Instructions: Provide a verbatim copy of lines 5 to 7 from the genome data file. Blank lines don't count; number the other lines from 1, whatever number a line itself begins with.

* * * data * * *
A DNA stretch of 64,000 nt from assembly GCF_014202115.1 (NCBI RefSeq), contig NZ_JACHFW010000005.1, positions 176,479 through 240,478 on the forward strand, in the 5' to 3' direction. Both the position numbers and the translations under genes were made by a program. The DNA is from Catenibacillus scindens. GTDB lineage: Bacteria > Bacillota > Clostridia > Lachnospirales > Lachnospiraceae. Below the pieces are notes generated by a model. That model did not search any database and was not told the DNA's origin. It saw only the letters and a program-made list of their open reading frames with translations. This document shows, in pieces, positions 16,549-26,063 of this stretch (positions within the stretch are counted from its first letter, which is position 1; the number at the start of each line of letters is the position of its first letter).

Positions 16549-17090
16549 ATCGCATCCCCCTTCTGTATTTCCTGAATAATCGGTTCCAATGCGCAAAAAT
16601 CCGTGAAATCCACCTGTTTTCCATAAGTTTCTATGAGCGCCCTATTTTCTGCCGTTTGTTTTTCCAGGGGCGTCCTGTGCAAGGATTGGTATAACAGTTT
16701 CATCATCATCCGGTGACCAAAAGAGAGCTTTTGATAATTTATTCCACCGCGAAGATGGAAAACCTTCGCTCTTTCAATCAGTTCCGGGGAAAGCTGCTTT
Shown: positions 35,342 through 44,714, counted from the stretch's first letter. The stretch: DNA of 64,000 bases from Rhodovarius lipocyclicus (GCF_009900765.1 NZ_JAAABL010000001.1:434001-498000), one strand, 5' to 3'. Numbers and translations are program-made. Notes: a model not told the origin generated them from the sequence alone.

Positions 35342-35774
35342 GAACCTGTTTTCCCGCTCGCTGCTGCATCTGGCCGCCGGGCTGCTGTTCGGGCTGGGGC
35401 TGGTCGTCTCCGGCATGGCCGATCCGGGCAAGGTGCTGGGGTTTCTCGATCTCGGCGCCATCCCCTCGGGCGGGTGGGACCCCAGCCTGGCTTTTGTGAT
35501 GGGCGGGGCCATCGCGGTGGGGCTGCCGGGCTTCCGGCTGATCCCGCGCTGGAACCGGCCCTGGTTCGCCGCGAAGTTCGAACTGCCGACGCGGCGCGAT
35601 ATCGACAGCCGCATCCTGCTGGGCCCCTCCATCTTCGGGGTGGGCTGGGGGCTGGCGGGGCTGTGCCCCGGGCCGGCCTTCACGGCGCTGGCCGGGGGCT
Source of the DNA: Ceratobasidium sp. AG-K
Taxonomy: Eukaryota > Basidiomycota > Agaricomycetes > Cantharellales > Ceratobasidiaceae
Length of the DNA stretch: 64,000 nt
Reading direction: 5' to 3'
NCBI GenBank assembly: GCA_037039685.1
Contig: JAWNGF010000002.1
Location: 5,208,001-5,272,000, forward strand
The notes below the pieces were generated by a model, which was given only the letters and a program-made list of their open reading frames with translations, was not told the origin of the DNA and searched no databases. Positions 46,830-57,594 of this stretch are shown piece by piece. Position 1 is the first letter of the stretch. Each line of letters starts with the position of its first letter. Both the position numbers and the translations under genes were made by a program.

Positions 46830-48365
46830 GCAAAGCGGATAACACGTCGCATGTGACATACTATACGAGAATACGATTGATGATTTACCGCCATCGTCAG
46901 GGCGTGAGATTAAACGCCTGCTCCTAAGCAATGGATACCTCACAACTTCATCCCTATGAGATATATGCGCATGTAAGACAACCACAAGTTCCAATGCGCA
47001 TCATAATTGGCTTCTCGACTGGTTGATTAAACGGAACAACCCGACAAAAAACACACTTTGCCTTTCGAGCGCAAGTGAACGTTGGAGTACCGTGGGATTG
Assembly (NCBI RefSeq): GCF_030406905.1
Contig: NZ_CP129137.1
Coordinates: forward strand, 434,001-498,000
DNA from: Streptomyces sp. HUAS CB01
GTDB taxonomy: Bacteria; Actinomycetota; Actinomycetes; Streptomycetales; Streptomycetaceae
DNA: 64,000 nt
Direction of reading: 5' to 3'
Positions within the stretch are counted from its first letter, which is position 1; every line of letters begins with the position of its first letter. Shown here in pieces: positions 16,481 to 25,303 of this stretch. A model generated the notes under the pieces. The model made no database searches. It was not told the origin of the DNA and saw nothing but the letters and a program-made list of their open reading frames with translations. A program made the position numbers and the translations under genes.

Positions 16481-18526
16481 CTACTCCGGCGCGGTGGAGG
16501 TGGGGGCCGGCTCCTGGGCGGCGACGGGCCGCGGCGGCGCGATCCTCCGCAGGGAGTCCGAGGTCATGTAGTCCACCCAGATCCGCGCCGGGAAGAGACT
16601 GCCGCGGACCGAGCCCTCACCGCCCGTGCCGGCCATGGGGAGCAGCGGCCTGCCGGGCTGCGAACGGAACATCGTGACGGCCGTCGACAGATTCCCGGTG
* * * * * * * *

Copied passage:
16701 CATCATCATCCGGTGACCAAAAGAGAGCTTTTGATAATTTATTCCACCGCGAAGATGGAAAACCTTCGCTCTTTCAATCAGTTCCGGGGAAAGCTGCTTT
Shown: positions 35,342 through 44,714, counted from the stretch's first letter. The stretch: DNA of 64,000 bases from Rhodovarius lipocyclicus (GCF_009900765.1 NZ_JAAABL010000001.1:434001-498000), one strand, 5' to 3'. Numbers and translations are program-made. Notes: a model not told the origin generated them from the sequence alone.

Positions 35342-35774